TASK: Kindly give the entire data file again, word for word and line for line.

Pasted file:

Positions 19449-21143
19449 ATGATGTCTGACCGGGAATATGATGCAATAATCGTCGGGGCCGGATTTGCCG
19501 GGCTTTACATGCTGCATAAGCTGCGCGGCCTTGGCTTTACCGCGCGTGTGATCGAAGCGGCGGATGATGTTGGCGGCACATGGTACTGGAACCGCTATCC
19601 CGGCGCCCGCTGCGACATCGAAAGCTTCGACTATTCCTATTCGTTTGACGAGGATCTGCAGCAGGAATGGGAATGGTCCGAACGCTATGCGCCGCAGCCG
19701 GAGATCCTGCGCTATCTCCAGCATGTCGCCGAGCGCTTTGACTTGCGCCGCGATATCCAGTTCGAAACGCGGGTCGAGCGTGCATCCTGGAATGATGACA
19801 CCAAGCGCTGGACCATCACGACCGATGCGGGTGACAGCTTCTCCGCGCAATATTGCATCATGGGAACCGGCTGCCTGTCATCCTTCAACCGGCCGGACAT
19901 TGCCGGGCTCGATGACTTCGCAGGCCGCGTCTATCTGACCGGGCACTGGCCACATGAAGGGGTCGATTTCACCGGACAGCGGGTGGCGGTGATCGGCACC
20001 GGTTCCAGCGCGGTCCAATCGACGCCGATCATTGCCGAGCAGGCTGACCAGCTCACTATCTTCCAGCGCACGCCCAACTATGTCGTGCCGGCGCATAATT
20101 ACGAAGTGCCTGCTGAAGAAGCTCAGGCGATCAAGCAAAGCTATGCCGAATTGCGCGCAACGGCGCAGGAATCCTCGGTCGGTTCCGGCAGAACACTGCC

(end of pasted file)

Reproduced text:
Positions 19449-21143
19449 ATGATGTCTGACCGGGAATATGATGCAATAATCGTCGGGGCCGGATTTGCCG
19501 GGCTTTACATGCTGCATAAGCTGCGCGGCCTTGGCTTTACCGCGCGTGTGATCGAAGCGGCGGATGATGTTGGCGGCACATGGTACTGGAACCGCTATCC
19601 CGGCGCCCGCTGCGACATCGAAAGCTTCGACTATTCCTATTCGTTTGACGAGGATCTGCAGCAGGAATGGGAATGGTCCGAACGCTATGCGCCGCAGCCG
19701 GAGATCCTGCGCTATCTCCAGCATGTCGCCGAGCGCTTTGACTTGCGCCGCGATATCCAGTTCGAAACGCGGGTCGAGCGTGCATCCTGGAATGATGACA
19801 CCAAGCGCTGGACCATCACGACCGATGCGGGTGACAGCTTCTCCGCGCAATATTGCATCATGGGAACCGGCTGCCTGTCATCCTTCAACCGGCCGGACAT
19901 TGCCGGGCTCGATGACTTCGCAGGCCGCGTCTATCTGACCGGGCACTGGCCACATGAAGGGGTCGATTTCACCGGACAGCGGGTGGCGGTGATCGGCACC
20001 GGTTCCAGCGCGGTCCAATCGACGCCGATCATTGCCGAGCAGGCTGACCAGCTCACTATCTTCCAGCGCACGCCCAACTATGTCGTGCCGGCGCATAATT
20101 ACGAAGTGCCTGCTGAAGAAGCTCAGGCGATCAAGCAAAGCTATGCCGAATTGCGCGCAACGGCGCAGGAATCCTCGGTCGGTTCCGGCAGAACACTGCC